Monday, July 21, 2014

U.S. EPA awards grant of nearly $650,000 to UC Davis as part of STAR program

SAN FRANCISCO — The U.S. Environmental Protection Agency (EPA) announced a research grant of nearly $650,000 was awarded to the University of California, Davis to investigate the effect of environmental agents on thyroid hormones and modeling how the chemicals affect organism health.

The grant was part of almost $11 million awarded to eight universities through EPA’s Science to Achieve Results (STAR) program. These grants will help the universities develop fast and effective methods to test chemicals’ toxicity to people and the environment. The innovative testing methods will be used to predict a chemical’s potential to interact with biological processes that could lead to reproductive and developmental problems, and disruption of the endocrine system.

The grantees will focus on developing methods and models to predict how exposure to environmental and synthetic (man-made) chemicals and chemical mixtures may harm the public. Some synthetic chemicals are known endocrine disruptors, which interfere with or even mimic natural hormones and cause damage to the development and function of vital organs, particularly in young children and developing fetuses. There are currently thousands of chemicals in use and hundreds more introduced every year.

“These projects highlight EPA’s commitment to protecting people’s health and the environment by developing innovative methods that are on the cutting edge of toxic chemical toxicity research,” said Lek Kadeli, acting assistant administrator for EPA’s Office of Research and Development.

The UC Davis study will focus on thryroid hormones (TH) that are critical regulators of vertebrate development and metabolism. The study will look at the exposure of environmental agents that affect TH synthesis, transport, metabolism, and/or receptor activity that may have profound consequences for organisms. The project will also study the development of sensitive and reliable screening methods for TH disrupting chemicals that should be an important component of a larger screening program for endocrine disruptors.

This research grant to UC Davis is for $649,345. In the grant proposal, the university indicated that “these studies have the excellent potential to discover new chemicals that warrant further testing for significance to human development and overall health, and effects on sensitive life cycle stages in wildlife.” The proposal also mentioned that these studies will lay the groundwork for future investigation into molecular mechanisms and the screening of complex chemical mixtures as thyroid disruptors.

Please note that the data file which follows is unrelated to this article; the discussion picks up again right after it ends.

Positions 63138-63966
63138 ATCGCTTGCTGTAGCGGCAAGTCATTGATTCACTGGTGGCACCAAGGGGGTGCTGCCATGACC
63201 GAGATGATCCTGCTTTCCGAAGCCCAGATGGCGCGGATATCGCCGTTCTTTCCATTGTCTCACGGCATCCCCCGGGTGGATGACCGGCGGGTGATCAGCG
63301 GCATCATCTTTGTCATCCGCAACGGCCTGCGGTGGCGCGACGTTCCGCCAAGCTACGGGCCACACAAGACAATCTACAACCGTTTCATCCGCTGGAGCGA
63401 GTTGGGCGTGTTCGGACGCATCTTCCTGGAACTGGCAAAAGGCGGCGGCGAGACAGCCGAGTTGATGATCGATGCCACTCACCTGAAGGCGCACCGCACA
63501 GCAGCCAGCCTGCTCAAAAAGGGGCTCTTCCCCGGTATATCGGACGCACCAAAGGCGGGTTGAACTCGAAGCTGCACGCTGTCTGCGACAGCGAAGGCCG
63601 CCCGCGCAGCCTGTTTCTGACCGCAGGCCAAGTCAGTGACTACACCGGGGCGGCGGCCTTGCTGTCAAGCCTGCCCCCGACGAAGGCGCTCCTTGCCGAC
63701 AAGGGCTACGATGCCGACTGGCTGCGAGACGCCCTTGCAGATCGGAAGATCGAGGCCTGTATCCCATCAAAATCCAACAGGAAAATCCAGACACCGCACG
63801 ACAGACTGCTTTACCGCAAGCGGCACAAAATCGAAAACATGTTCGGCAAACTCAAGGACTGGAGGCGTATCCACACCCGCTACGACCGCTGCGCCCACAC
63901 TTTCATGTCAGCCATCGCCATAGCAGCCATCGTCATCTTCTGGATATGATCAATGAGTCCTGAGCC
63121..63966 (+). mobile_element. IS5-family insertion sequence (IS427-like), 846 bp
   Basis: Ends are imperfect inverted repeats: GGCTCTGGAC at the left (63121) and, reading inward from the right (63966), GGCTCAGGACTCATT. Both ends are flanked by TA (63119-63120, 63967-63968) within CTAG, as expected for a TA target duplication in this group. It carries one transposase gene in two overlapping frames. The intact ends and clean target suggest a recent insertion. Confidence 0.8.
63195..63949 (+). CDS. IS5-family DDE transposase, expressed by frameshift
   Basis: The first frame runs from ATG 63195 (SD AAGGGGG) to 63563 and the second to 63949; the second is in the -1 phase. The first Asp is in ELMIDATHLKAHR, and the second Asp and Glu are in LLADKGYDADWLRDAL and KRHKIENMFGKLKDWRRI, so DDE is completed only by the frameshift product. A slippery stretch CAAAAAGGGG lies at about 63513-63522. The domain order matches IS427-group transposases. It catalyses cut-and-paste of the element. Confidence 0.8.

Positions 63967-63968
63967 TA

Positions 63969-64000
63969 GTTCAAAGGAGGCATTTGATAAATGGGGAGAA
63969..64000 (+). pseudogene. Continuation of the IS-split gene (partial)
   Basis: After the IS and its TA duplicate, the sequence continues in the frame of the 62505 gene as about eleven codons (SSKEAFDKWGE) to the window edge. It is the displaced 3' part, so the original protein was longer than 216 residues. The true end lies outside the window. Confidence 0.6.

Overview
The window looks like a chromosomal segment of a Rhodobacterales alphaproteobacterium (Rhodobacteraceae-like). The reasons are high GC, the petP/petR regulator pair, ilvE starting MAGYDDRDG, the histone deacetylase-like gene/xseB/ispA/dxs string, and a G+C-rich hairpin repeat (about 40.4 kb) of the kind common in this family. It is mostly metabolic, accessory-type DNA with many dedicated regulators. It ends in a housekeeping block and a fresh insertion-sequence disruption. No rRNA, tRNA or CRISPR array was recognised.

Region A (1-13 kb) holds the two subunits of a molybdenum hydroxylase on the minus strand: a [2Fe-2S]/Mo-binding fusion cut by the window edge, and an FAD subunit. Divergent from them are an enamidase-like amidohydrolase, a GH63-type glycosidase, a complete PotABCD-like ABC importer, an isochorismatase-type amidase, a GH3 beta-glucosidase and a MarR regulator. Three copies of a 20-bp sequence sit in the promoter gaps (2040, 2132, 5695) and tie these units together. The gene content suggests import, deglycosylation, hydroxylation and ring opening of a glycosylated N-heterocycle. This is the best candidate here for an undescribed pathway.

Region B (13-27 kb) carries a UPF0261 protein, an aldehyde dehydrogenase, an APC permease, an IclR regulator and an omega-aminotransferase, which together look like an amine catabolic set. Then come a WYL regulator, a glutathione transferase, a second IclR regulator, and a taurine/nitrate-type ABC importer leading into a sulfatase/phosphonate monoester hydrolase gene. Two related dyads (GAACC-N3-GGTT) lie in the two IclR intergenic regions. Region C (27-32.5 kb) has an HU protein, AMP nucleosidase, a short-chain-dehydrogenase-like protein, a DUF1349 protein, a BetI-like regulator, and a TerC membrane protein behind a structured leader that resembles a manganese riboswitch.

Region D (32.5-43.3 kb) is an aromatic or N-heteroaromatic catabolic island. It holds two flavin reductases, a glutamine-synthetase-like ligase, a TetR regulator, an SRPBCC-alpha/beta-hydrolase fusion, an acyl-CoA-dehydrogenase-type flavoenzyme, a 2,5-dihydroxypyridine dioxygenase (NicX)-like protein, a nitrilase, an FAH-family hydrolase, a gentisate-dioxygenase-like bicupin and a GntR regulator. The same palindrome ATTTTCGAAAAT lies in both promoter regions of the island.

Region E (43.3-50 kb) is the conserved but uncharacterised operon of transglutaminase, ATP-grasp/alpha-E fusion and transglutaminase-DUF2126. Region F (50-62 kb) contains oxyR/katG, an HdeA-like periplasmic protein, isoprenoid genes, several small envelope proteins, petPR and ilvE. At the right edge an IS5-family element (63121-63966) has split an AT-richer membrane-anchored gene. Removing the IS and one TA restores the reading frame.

The other grantees are:

• University of Texas at Austin – testing chemicals that impact fertility and embryonic development, and developing a model to classify chemicals according to the risks they pose
• North Carolina State University – developing innovative methods to understand how chemicals influence the regulation of development, reproduction, and metabolism
• University of Oregon – using zebrafish testing methods to determine if they have results similar to traditional toxicity tests and to determine if these methods could be used as alternatives for existing toxicity tests
• Battelle Memorial Institute, Pacific Northwest Division, state of Washington – working with assay systems of the rainbow trout pituitary, liver and ovary to screen for environmental toxins and measure reproductive endocrine functions impaired by these toxins
• University of North Carolina at Chapel Hill – developing chemical effect testing for in vitro systems and computational toxicology solutions to measure risk in populations, and creating models based on the resulting data
• University of Michigan – improving upon an existing in vitro, neurochemical screening assay platform, and modeling adverse reproductive effects associated with toxic exposure in wildlife
• University of South Carolina – developing a targeted innovative animal imaging method to screen and identify chemicals that exhibit abnormal development in the cardiovascular and nervous systems that lead to indirect adverse effects on muscle development within zebrafish larvae

EPA’s STAR grant program supports human health, ecology, economics and engineering sciences through grants, centers and fellowships.

More information on the grant awards can be found at

More information on STAR grants can be found at

More information on EPA’s chemical safety research can be found at



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